Today, millions of Turks will head to the polling stations to cast their votes, however, other tens of millions across the Middle East and the Arab world, like me, will be diligently watching the outcome of this election.
For me, and likewise for many Egyptians, Turkey has been a great source of inspiration where an independent people's movement ruled and succeeded. In addition to the inspiration was the solidarity Turkey showed to the Arab Spring and to the demands of Egyptians and other Arabs in the region for freedom and improved livelihood against the tyrannical regimes ruling them.
This solidarity proved to be sincere and altruistic, where Turkey not only vocally condemned the 2013 military coup in Egypt, but also opened its doors to thousands of Egyptians fleeing murderous persecution alongside millions of other Arabs, who likewise sought refuge in Turkey after their own countries' tragedies.
Unlike many other countries in the West or even within the Arab world that turned a blind eye to the mass suffering of Egyptians, Turkey stood with us against the junta from day one. Despite the fact that five years have passed from the beginning of the oppressive regime, I am still moved by Turkey's commitment to the ideals of the Arab Spring and I am proud to look towards Turkey as a regional leader for the Middle East. The elections today will be the precedent for political and social change throughout the region.
Egyptians like me will be watching how Turkey, through these elections, will overcome the consequences that followed its failed coup in 2016. While Egyptians from every walk of life have been crushed and deprived from having any space to voice their dreams and ideas about their own country after the 2013 military coup, Turkey can provide the region with an example of a vivid political process where both the pro and anti-government powers can march, debate, gather, contest and finally vote without fears of violence, intimidation or fraud. This directly and indirectly will have an impact on Egyptians along with other Arab countries in the region.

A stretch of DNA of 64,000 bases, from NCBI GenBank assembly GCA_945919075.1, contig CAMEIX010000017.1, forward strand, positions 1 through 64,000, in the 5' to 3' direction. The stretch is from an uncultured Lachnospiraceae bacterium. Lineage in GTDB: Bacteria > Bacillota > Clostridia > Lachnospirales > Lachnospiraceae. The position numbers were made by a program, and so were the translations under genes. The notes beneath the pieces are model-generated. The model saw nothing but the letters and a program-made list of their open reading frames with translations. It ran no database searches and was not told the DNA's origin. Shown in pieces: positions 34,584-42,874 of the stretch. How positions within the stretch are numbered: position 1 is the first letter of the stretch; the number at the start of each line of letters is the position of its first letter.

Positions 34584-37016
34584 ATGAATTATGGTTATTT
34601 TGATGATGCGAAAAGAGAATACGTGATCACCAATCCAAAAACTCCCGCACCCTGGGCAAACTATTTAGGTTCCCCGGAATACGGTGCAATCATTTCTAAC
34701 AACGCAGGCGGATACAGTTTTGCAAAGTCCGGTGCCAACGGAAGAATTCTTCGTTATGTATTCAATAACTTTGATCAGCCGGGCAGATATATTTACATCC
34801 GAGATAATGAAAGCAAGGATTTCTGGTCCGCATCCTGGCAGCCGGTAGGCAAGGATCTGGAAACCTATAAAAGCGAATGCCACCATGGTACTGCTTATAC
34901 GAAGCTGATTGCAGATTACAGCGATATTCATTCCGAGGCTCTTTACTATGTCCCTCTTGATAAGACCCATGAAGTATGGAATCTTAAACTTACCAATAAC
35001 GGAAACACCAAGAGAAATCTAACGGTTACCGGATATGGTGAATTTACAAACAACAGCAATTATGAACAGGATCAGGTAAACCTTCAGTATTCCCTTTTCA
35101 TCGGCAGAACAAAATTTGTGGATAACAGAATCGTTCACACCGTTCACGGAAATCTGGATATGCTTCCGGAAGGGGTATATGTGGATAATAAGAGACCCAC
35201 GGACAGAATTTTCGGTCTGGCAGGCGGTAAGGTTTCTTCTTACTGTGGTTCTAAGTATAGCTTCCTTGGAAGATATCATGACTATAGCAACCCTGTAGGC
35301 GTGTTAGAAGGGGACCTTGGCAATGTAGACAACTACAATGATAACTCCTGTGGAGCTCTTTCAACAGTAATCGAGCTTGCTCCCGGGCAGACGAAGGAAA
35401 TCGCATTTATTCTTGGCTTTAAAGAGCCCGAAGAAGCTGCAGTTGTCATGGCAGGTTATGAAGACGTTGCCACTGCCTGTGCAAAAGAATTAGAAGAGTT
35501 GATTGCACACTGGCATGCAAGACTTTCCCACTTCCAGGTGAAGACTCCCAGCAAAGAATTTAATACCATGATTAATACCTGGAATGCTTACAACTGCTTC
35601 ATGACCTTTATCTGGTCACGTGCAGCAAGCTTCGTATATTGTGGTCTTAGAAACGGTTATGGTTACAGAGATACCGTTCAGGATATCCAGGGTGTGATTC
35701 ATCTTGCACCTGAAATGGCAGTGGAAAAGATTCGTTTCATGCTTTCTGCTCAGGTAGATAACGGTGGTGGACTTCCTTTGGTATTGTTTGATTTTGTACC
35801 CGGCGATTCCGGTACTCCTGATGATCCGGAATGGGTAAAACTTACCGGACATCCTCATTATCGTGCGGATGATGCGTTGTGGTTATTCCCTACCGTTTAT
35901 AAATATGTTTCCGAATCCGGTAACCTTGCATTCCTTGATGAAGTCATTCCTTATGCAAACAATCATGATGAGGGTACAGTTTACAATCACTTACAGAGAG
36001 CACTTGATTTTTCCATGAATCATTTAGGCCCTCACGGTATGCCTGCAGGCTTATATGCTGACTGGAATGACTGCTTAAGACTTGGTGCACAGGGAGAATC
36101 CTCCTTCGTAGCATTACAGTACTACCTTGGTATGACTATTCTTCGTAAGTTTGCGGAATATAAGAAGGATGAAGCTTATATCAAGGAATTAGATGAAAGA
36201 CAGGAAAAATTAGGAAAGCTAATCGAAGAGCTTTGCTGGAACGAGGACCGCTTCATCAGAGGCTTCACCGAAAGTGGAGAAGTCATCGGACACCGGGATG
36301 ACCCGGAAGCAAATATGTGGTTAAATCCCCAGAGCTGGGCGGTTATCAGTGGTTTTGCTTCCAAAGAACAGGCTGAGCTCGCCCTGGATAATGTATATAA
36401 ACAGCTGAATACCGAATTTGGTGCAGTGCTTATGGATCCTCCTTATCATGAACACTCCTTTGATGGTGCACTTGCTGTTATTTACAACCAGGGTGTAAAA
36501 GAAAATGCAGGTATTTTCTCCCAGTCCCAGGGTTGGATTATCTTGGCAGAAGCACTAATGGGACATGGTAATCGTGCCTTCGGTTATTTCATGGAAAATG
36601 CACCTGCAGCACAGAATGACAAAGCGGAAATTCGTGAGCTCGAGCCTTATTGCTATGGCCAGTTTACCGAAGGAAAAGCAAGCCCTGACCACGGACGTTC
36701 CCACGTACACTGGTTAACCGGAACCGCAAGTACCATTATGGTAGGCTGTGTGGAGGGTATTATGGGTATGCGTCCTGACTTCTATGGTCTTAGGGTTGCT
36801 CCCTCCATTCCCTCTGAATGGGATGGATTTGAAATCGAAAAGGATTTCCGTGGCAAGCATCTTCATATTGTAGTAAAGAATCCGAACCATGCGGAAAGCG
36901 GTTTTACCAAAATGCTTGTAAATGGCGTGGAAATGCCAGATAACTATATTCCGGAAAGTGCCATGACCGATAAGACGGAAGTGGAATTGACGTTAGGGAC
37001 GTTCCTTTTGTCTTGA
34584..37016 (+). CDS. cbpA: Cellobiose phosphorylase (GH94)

A stable and prosperous economy isn't something that concerns the Turkish voter alone, but it concerns me too, mainly for the inspirational model Turkey used to be and still is, where a regional elected government can build a strong economy independent from the petrodollars or interest-driven donations from international powers. This means a lot to the people of the region who have never stopped comparing their governments management of economy to the Turkish ones whether in industry, services, technology and such.
In terms of foreign policy, a stable free-handed government in Turkey is needed more than ever in a region where all the files are interconnected. A strong Turkey is a necessity to counter-balance the negative roles exercised by some Gulf monarchs and the expansion of Iranian hegemony. Likewise, a confident Turkey is needed as a free voice for Muslims across the world to oppose and resist the Trump endorsement of Israeli policies and oppression in Palestine, especially in Jerusalem and Gaza.
Additionally, a decisive Turkey is crucial in Syria and Iraq in the post-Daesh era where regional and international powers are focusing on their own narrow interests rather than those of the local populations. A strong and strategic-minded Turkey is needed not just as a source of inspiration for Egyptians, but as an ally to the Egyptian people to help them overturn the military coup and counter the regional counter-revolution that started in Egypt.
An ethical Turkey is needed not just as a safe haven for millions who have been displaced by war and ethnic cleansing, but also as a model of a country that values humanitarianism and that can protect and cure the wounds of the oppressed, as opposed to the EU and lately the U.S., who shut down their doors and borders.
While I can't cast my vote alongside the Turkish people on June 24, I anticipate the outcome of these elections not just for Turkey, but for my country Egypt and the entire region.
* Researcher and expert in Turkish-Arab strategic relations and minority affairs. Director of the Centre of Al-Mashreq Al-Arabi, Birmingham, U.K.
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